The big money players really want this thing:
Bond supporters behind the Connect NC Committee, which is registered with the state to promote the bond issue, say they have raised almost half of their $3.3 million goal, enough to launch a first round of TV ads around the state.
“A bond amounts to deferred taxation,” Revels said. “We’re talking about adopting a line of credit and leaving that to future generations to have to pay off, plus substantial interest. So I don’t think it’s a fiscally responsible policy for us to leave that for our children.”
But proponents are likely correct that they won't have to raise taxes to pay for it. They can do that simply by stealing funds that would/should have gone towards annual education budgets. As far as the debt is concerned, it won't just be the state who is forced into the red:
The community college system has identified $1.7 billion worth of capital improvements that are needed, according to Linda Weiner, a vice president with the system – far exceeding the amount that would be available from bonds.
Funding for each college was determined by the state Office of Budget and Management using a formula based on individual factors. Community college projects had not been identified when legislators passed the bill setting the bond referendum.
New construction projects will require local matching funds, based on county economic conditions. Repair and renovation work also will be done. In most cases, local and state boards still have to approve the projects.
Bolding mine. Since I've become involved in local government issues, I've also had to familiarize myself with County Commission business, since those entities are where a lot of development dollars come from. Budgets are already stretched thin, so I'm not sure how many are able to come up with matching funds, even if they're willing.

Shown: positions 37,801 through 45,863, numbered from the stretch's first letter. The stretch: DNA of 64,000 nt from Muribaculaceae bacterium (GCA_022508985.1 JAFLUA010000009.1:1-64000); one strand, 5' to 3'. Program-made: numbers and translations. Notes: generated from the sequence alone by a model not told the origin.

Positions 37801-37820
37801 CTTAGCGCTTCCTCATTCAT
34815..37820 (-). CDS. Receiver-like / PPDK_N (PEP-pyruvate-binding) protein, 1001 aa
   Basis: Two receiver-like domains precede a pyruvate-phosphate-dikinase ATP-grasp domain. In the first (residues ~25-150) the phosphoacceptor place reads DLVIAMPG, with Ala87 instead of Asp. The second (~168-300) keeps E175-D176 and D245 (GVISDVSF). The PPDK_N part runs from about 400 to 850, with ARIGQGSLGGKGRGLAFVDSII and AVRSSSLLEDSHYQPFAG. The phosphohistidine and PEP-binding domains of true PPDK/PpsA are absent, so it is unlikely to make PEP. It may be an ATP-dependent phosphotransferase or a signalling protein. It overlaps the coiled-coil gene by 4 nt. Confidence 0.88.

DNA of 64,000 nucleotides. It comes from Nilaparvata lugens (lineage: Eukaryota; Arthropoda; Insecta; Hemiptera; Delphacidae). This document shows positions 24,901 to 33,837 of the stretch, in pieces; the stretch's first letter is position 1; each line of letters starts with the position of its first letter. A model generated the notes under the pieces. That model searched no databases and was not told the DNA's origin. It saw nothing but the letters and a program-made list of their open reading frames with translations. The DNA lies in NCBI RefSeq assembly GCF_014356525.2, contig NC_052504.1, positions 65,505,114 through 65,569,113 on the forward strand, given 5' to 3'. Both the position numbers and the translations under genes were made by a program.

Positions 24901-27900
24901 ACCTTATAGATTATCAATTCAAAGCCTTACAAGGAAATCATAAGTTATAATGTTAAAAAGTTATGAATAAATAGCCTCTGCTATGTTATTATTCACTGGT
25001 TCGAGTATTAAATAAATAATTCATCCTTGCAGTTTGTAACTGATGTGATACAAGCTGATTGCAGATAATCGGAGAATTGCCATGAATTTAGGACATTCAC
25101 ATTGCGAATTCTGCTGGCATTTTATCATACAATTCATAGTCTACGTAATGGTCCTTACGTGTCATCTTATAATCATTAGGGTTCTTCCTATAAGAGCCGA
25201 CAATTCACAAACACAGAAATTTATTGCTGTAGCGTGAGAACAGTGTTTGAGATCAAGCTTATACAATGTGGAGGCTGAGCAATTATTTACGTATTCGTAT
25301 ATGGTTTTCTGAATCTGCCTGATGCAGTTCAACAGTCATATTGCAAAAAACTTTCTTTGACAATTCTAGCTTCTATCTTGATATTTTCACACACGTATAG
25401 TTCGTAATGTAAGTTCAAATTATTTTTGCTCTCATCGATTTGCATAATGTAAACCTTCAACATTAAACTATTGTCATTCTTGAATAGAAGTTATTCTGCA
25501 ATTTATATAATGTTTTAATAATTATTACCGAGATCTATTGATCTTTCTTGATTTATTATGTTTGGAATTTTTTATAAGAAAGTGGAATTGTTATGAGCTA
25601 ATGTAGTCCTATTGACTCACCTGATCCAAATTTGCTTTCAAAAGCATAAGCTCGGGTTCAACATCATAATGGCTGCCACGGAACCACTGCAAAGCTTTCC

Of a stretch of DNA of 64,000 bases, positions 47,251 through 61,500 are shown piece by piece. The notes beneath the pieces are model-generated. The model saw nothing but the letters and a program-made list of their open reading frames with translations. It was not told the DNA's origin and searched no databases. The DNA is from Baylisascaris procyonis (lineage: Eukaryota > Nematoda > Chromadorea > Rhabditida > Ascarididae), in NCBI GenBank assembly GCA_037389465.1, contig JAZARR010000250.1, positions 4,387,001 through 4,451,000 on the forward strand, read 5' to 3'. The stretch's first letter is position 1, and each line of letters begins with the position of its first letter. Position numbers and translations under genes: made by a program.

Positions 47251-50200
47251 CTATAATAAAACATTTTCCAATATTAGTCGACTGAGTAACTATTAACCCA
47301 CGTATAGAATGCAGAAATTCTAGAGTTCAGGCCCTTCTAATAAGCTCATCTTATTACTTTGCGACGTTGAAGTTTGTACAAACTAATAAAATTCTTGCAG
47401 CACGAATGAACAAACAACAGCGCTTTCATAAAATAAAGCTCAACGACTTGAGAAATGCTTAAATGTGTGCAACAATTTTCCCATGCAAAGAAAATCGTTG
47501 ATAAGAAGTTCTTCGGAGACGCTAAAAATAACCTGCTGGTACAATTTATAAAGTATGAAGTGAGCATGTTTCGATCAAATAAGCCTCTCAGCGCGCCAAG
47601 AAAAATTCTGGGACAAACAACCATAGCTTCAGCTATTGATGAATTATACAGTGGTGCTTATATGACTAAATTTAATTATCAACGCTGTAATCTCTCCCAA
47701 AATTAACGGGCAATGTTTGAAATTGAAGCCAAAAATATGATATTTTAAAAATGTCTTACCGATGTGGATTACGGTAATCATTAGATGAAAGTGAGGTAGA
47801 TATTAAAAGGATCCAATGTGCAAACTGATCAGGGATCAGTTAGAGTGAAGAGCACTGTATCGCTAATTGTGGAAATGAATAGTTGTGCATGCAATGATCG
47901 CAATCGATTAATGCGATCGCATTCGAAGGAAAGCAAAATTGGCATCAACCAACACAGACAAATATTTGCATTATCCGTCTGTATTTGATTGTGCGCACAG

And this retort is very telling:
“People are so siloed-up, politically. I feel like the opposition isn’t thinking this through,” Proctor said. “They’re so busy trying to make the point that there’s some kind of inherent corruption or something going on, when it’s pretty clean, cut and dry. They’re portraying it that I’m driving around North Carolina telling people it’s a transportation bond. Well, I’ve not said one word about a road this whole journey.”
It doesn't matter what you've said while driving around, this bond was initially pushed hard by McCrory and Tata as a transportation infrastructure bond. It's only natural that people would be asking, "Where are the roads?" The revised bond is very close to a "bait-and-switch" already, and still calling it "Connect NC" when it doesn't really connect anything pushes it over into the deceptive category. And no amount of whining on your part is going to make that stink go away.